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    "Human Population Enroachment" is the key phrase. So why not cull humans? We could drastically lower our numbers by simply closing our borders and lowering our birthrate over time. Give the bears some breathing room. We have 6,500,000 humans in Tennessee and about 5,000 black bears. Uh, and yet we are still "harvesting" black bears every year? How about working on our numbers first??

  6. #6

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    You want to control the population, then you need to lobby congress to NOT allow driver-less vehicle technology to be developed. Think of all the teenage texters, drunks and generally emotionally disturbed people that will be removed (effectively) from our highways

  7. #7
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    Quote Originally Posted by Pedaling Fool View Post
    Once again the article only leaves a lot of questions, but bears don't protect their young (from humans), so I find it difficult to believe that they protect their hibernation spot and this link seems to support that idea. http://www.bear.org/website/bear-pag...nter-dens.html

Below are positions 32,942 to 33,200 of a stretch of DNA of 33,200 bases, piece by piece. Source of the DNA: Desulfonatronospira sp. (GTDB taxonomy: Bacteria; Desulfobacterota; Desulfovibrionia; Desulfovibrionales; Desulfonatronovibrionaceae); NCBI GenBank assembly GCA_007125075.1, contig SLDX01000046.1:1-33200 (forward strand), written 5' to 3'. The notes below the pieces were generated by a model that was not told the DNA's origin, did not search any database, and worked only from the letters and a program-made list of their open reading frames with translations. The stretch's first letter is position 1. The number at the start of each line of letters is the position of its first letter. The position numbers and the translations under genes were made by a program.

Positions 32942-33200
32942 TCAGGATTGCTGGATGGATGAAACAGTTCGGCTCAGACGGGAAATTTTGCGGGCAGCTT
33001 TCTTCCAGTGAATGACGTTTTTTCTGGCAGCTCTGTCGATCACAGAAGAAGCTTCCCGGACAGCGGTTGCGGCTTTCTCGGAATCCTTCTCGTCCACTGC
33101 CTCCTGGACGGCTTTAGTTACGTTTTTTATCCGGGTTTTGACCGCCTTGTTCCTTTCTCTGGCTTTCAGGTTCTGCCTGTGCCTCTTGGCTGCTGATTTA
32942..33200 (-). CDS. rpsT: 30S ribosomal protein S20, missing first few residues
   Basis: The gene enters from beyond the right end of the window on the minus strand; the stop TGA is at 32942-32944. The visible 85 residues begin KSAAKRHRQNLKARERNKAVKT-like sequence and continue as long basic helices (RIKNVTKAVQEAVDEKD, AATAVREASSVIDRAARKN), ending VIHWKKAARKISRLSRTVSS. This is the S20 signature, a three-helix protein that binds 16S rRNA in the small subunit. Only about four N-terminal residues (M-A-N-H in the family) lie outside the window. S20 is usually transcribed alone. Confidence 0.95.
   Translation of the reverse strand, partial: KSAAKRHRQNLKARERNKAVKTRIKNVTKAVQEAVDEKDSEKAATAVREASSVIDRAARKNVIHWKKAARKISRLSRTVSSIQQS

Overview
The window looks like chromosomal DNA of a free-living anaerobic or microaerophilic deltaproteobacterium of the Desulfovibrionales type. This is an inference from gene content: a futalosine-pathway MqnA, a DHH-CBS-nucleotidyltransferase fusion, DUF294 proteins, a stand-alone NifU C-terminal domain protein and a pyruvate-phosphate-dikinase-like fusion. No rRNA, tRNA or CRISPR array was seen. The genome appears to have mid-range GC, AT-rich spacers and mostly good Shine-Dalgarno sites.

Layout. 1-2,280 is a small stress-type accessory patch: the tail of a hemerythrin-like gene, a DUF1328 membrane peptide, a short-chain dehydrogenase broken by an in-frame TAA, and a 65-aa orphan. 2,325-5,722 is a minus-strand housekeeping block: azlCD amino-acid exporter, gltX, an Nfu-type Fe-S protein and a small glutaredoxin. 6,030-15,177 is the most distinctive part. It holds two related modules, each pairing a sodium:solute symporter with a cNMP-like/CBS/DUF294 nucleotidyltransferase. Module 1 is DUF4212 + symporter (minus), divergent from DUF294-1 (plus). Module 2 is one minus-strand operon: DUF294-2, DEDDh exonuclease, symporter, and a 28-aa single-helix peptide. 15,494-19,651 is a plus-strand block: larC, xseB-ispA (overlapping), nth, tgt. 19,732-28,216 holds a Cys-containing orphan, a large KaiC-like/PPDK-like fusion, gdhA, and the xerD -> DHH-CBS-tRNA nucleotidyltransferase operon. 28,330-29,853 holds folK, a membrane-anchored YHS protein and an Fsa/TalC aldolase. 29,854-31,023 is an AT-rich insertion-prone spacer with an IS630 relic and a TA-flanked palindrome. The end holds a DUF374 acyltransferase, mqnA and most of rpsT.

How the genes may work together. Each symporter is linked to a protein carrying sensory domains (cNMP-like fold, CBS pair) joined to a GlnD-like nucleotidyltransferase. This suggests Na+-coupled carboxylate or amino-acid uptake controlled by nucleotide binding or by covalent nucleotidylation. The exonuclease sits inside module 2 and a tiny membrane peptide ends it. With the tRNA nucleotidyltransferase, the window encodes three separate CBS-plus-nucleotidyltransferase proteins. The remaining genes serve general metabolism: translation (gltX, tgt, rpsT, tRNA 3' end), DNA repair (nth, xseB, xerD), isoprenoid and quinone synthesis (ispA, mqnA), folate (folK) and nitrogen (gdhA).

You really think that a random internet site called "bear.org" is a valid source of information? I'm going to go ahead and trust the NJ wildlife professionals over a non-scientific website.

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    CDT - 2013, PCT - 2009, AT - 1300 miles done burger's Avatar
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    Here's an article talking about bears defending hibernation sites. I wish people would just believe scientists and not make stuff up when they don't like the conclusions.

    http://www.dailymail.co.uk/sciencete...ce-humans.html

    [Bears] can wake up very quickly from hibernation to defend themselves if they believe they are about to be attacked - a skill that is necessary as they cannot burrow below ground for protection. Timothy Laske of Medtronic, a medical technology company in Minneapolis, said: 'When we retrieved our data, even though we tried to be as quiet as posible, the bears' heart rates increased before we reached the entrance to their winter den and remained elevated for a number of days. 'This confirms that despite apparent deep sleep, bears are always alert to danger and ready to act... Black bears often make their way into sub-urban areas which can be dangerous and stressful for both bears and humans,' he told the Independent newspaper.